We found a nominally significant association between the circulating concentrations of C8G and MASLD. Intriguingly, this association was inverted in cases of PSC. MASLD is marked by the accumulation of fat in the liver, whereas PSC is a chronic condition characterized by inflammation and scarring of the bile ducts. This suggests that C8G might play varied roles in these two distinct liver conditions. Moreover, 6 drugs in our drug repositioning analysis showed potential therapeutic effects for MASLD, as supported by existing literature. Vitamin A has shown potential in managing MASLD by influencing lipid metabolism and reducing liver inflammation [25]. On the other hand, Verteporfin, known for its use in photodynamic therapy, might offer benefits in MASLD treatment by targeting pathways involved in liver fibrosis, a complication of the disease [26].
The genetically proxied concentration of CFHR1 and CFHR2 have shown an inverse association with ALC. CFHR1 and CFHR2 belongs to the factor H protein family, which plays a role in regulating innate immune complement reactions, particularly in preventing complement activation by inhibiting C5 convertase and terminal complement complex formation [38]. The activation of C5 contributes to ethanol-induced fatty liver in mice by increasing inflammation [39]. Therefore, it is conceivable that increased circulating concentrations of CFHR1 and CFHR2 may prevent people from developing ALC by inhibiting complement activation. Furthermore, studies have demonstrated that CFHR1 has relevance in malignancies such as lung adenocarcinoma and myelogenous leukemia [40,41]. Specifically, lung adenocarcinoma samples exhibit low levels of CFHR1 and deletion of both alleles of the CFHR1 gene has been identified as a potential predictor for the risk of developing acute myelogenous leukemia. Additionally, our results indicate an association between C1QC and ALC risk. Studies have reported that C1Q-deficient mice displayed a notable resistance to ethanol-induced liver damage, underscored by a decrease in hepatic triglyceride accumulation and a reduction in hepatocellular apoptosis [42]. In our drug repurposing study centered on the CFHR1-CFHR2-C1QC regulator y net work , we identif ied four potential drugs: lenalidomide, losartan, ascorbic acid, and thalidomide. Notably, thalidomide has been reported to prevents alcoholic liver injury in rats [27] and effectively lower the hepatic venous pressure gradient in patients with stable alcoholic cirrhosis, owing to its ability to inhibit the production of TNF-alpha production [28].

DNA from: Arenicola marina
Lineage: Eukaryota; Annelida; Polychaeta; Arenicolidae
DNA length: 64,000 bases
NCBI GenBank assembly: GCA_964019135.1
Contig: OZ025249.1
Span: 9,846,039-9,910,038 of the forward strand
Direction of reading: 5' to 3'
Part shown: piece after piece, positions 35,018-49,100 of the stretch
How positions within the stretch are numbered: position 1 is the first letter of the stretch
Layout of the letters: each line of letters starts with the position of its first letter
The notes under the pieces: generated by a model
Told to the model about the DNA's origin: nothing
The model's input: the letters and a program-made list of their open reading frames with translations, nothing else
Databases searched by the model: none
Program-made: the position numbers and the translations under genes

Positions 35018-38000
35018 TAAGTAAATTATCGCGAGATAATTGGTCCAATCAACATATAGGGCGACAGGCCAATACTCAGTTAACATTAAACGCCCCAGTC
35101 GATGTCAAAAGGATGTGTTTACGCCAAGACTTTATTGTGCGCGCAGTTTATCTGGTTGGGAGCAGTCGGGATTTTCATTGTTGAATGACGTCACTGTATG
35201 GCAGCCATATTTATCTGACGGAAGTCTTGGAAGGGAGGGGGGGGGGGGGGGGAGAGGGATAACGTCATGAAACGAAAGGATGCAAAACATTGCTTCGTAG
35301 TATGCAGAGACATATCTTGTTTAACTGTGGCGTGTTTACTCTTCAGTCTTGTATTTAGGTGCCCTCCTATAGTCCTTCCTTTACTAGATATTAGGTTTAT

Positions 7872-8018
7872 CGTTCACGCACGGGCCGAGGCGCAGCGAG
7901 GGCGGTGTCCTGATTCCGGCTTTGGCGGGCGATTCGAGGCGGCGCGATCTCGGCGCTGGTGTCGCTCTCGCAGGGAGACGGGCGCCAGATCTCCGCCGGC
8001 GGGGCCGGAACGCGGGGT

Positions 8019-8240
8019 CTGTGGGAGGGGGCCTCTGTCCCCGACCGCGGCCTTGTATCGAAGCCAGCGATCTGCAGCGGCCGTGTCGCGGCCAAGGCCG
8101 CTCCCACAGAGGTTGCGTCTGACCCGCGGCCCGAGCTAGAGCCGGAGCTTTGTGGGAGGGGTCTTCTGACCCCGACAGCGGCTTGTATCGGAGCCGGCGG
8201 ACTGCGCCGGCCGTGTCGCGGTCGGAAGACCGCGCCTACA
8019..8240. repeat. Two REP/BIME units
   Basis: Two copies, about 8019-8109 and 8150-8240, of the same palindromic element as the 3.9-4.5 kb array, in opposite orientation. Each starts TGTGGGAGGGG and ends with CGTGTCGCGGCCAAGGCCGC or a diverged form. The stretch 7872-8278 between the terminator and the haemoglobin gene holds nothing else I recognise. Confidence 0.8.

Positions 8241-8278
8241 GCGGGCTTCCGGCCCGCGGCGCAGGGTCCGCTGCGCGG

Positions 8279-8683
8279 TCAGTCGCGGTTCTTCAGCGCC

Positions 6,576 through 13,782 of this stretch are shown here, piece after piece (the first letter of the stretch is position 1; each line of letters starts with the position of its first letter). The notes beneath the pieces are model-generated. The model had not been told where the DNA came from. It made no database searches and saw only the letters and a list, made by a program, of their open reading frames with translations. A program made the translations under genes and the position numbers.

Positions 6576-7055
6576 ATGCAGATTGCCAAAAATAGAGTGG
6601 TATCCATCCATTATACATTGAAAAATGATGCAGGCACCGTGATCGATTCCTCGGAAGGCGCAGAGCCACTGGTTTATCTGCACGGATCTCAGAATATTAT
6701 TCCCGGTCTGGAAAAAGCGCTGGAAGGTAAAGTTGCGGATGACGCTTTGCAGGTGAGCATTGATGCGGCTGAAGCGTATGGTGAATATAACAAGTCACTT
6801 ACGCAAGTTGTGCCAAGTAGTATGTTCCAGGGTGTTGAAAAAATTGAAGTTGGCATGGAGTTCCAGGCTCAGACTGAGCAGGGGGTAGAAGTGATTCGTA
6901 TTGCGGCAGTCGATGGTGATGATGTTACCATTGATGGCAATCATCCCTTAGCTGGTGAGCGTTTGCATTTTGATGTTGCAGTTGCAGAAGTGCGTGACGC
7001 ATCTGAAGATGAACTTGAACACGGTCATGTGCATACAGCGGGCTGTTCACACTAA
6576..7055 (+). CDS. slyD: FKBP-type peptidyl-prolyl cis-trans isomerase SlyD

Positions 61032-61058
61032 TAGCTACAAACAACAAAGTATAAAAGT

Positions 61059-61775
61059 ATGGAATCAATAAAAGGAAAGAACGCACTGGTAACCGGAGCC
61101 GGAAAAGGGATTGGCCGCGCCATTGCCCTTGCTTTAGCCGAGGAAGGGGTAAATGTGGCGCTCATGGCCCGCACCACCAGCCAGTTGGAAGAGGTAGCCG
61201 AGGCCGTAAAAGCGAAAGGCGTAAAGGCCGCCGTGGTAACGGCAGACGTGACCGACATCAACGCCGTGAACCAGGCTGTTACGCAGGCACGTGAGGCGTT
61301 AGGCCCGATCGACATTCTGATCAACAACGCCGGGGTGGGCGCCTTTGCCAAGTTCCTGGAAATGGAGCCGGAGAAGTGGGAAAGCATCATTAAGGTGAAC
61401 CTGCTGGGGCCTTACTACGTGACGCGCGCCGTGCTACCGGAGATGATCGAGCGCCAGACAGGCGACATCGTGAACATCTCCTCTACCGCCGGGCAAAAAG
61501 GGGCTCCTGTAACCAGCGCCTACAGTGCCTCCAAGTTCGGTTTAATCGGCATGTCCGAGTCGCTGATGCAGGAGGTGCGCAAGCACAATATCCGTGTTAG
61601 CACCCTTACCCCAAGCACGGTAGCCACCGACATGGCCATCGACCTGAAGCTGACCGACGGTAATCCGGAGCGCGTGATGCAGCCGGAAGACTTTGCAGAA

We also found that C7 was associated with an increased risk of HCC. C7 plays a crucial role in the lytic pathway of the complement system, leading to the formation of the membrane attack complex. C7 has been recently acknowledged as a novel risk gene for Alzheimer’s disease in the Han Chinese population, with the p.K420Q mutation associated with disrupted immune activation and consequent changes in cerebral architecture and functionality [43]. Additionally, C7 is found to be required to maintain the stemness of liver cancer cells. Consistent with our findings, C7 has been previously reported to be upregulated in liver tumor-initiating cells, and depletion of C7 has been found to abrogate the formation of tumor spheres [44]. CFHR2 was found to be associated with HCC. In contrast, a negative correlation was observed between C1S and HCC. C1S is a component of C1, which serves as the primary component of the classical pathway in the complement system. Interestingly, 8 of the 11 drugs without hepatotoxicity were found to have evidence of therapeutic effects on HCC in C1S-CFHR2-C7 network-based drug repurposing. Docetaxel, melphalan, somatostatin, and thalidomide have demonstrated potential therapeutic efficacy against HCC in both basic research and preclinical studies. For example, the results of a phase II trial of thalidomide indicated that it can provide disease stabilization and improve survival rates in patients with HCC [29]. Moreover, a recent study showed that thalidomide inhibits angiogenesis induced by chemotherapy-injured HCC cells [30].